1. Asha Jamia

      No, saying everyone is white (in the magazine) , the only representation of a black woman was the usual when it comes to media… Light skinned, it’s ALMOST always a light skinned sista. I don’t too much mind that tho.

  8. Shantel Tweet Ivey

    I don’t get it. We complain about them not having black teens in the magazine. They put in a black girl. No she’s not dark enough? Come on people make up your damn minds.

    1. Mohayau Lyles

      I think it was more because they used a white girl instead of a black girl. I personally agree it doesn’t matter what shade of black, as long as she’s black

  9. Suzette Powell

    I am tried of this f**kin crop nw I dnt buy white ppl magazine because their it noting in their for me full stop the same way I dnt buy white doll for my daughter if vogue offenc you stop buy dem magazine simple

  10. Mohayau Lyles

    I’m reading through these comments and wondering did some people even read the article. Titles are sometimes misleading to catch the readers attention.

  11. Nl ManouBens Be

    Lets b real tho sistaz… Them pics r ugly
    We way much betta then that so we no bother… Just sayin… They can copy us as much as they want. Truth remains n those hairstyle r history.. Not just a trend

  12. Tameka Ferrebee

    Didn’t the skinny on fashion police say something crazy about this type twist ? We set our own trends always have. Everyone else tries to copy .

  13. Lee Danielle

    so wait…if the model isn’t medium to dark skinned then she’s not “black enough” to represent black women?

    1. Fatima Ross

      No one sad that it’s the fact these type of magazine only show one side of black the closet to the women they usually use and thats not cool.. this is not about the light woman but more so the magazine

    2. Lee Danielle

      i just read a couple comments that had me curious. thank you for responding. ..i was confused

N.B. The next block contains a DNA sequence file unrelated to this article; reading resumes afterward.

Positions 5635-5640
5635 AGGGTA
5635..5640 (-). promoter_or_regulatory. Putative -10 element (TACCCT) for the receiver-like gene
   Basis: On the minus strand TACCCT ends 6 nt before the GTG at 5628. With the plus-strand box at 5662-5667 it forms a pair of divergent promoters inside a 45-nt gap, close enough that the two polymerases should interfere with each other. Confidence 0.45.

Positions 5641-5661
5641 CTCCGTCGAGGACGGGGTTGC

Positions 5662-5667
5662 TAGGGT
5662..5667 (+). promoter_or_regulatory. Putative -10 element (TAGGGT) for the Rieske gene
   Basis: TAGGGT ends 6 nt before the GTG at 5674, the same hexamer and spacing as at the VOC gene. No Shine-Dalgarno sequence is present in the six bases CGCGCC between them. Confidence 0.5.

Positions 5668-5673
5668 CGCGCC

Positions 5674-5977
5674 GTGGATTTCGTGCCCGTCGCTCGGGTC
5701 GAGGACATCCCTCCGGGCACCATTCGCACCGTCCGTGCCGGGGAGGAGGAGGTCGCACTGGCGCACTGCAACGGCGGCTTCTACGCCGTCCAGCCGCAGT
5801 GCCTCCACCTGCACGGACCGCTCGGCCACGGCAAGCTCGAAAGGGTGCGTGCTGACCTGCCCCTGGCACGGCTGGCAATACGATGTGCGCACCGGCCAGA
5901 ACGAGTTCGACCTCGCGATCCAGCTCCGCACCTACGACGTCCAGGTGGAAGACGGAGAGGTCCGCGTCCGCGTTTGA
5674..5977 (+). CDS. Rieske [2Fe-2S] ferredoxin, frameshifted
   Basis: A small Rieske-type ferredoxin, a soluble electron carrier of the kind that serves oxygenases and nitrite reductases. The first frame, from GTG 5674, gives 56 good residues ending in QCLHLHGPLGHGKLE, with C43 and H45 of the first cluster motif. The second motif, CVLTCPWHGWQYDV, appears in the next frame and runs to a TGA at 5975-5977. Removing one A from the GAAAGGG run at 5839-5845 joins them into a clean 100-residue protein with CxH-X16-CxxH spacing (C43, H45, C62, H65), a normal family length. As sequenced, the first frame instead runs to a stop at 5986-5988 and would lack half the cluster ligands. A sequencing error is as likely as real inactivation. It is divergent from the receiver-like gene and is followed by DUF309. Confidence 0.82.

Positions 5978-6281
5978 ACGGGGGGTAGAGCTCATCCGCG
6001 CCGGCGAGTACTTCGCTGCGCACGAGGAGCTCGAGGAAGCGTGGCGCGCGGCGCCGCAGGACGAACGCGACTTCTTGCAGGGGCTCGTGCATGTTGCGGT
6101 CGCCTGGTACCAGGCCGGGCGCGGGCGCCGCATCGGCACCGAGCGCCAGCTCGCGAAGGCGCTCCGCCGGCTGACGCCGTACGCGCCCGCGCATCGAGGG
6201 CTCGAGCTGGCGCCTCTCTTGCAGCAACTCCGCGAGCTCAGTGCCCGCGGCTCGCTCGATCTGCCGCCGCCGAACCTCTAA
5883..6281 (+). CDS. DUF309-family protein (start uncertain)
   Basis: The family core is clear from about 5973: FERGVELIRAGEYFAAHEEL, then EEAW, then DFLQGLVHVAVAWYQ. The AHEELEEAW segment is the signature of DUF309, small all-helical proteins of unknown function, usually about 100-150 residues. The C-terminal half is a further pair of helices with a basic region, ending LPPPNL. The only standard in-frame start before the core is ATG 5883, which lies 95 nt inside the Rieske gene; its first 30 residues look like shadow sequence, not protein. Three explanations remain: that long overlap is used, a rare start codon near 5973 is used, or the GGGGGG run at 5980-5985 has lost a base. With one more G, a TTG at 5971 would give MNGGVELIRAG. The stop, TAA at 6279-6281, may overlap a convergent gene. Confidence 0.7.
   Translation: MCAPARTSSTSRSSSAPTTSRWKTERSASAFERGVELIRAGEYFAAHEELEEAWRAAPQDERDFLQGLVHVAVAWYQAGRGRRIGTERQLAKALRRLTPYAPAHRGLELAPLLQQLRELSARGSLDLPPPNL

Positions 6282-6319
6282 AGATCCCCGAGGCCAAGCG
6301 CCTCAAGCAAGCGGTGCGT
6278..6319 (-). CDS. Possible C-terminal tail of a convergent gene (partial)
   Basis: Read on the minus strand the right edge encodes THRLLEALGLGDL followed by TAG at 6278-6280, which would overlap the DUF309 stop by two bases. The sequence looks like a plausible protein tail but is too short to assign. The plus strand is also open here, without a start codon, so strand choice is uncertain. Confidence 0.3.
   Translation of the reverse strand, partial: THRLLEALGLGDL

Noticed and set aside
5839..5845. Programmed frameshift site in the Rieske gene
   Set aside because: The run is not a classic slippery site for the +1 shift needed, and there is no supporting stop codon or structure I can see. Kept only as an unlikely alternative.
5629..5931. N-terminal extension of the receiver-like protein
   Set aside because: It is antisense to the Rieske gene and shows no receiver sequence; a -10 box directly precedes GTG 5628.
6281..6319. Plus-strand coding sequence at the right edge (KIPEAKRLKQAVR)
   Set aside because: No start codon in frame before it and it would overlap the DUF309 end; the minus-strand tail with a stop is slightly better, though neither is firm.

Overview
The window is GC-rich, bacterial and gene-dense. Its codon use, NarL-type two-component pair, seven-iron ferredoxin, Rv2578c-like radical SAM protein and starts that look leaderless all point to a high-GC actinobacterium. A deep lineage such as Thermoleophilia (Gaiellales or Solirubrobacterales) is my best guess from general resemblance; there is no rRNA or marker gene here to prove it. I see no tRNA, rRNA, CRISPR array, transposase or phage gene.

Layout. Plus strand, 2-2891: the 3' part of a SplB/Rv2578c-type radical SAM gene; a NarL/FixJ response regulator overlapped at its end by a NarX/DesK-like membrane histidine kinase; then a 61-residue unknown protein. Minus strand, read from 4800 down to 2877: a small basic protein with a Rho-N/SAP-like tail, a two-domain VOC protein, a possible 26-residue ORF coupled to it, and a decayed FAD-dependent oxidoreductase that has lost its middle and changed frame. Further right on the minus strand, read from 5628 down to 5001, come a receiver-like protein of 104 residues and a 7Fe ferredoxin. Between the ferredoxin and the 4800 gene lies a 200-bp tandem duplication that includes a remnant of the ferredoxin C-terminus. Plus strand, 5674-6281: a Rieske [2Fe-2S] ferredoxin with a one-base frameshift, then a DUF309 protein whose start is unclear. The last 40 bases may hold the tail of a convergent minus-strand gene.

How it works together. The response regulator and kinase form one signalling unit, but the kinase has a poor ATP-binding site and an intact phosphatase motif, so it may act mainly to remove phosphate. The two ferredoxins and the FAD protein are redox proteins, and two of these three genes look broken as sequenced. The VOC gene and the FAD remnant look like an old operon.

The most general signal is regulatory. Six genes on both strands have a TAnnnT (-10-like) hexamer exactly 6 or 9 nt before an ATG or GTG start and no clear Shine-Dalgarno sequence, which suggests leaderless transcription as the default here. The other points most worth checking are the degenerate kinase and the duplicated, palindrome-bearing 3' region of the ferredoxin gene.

14. Keshia Tims

    cultural appropration, say some of you with a head full of someone else’s hair of another ethnicity in your heads….

  15. MzLajuana Toou Boo

    I’m not offended…hair is hair it’s just different textures…I’ll never understand why some get so offended by color. Newsflash-not all African and African American people have dark skin and furthermore why are you mad when black women are constantly relaxing and straightening their hair… wearing Brazillian, Peruvian, Malaysian and every other culture than thier own. Did they get mad when we started wearing straight hair??…ijs

    1. CityTruck Prod

      So correct. My lady is light with beautiful long hair. I watch darker skin women give her the evil eye all the time. Often when we’ve been in store check-out lines I’ve noticed that the a dark skin cashier will turn cold when my lady is checking out. Lets fix the hate within our race.

  16. Frances Rhodes

    Im not really against white women wearing braids cornrows etc. I would like to see more brown skin women and dark skin in braids in magazines. Im light skin and only wear braids once in a blue moon. But my daughter is chocolate and looks beautiful in braids

  17. Artra Veal

    They show themselves because that is who they want to see. If you people stop supporting they tails, maybe they’ll get it. We live in a diverse world and it’s not always about them.

    1. Fatima Ross

      That’s not the issue.. you want to flaunt our culture style but not our culture smh continuous hijacking

    2. Micole Spicer

      I remember those magazines. We have to create another magazine for black girls and teens that will have longevity for decades.

  18. Iveren Abwa

    Im not mad about this because it is to be expected the media ‘white-washes’ everything. But i think you are missing the point. The reason that relaxers and weaves were introduced and marketed to black women in the first place was to undermine our own natural beauty. By excluding black women from this editorial they are doing the same thing. They are implying that this hairstyle is made beautiful by white skin instead of acknowledging the beauty of the black woman who created and pioneered it as an inherent part of African culture. It sends out a strong message – especially to the young and impressionable minds it is targeting and that message is ‘white is right’. Not cool!

  19. MzLajuana Toou Boo

    Iveren Abwa we agree somewhat on the reason relaxer was introduced to black women but undermining our identity is what relaxers and weaves actually do. Women are beautiful weave or no weave in my eyes, but not everyone feels the same because society has brainwashed so many people into thinking long straight hair is beautiful….the problem I have is this is a lighter skinned woman with twist…who said she was white?? Are black people really supposee to be black? Rachel Dolezal was white and fooled people into thinking she was black. So how can one look at a picture and pass judgment on the message…Does my picture say my hair only looks good on lighter skinned people? The woman featured is only a few shades lighter than I….Ijs some of yall worried bout the wrong things in life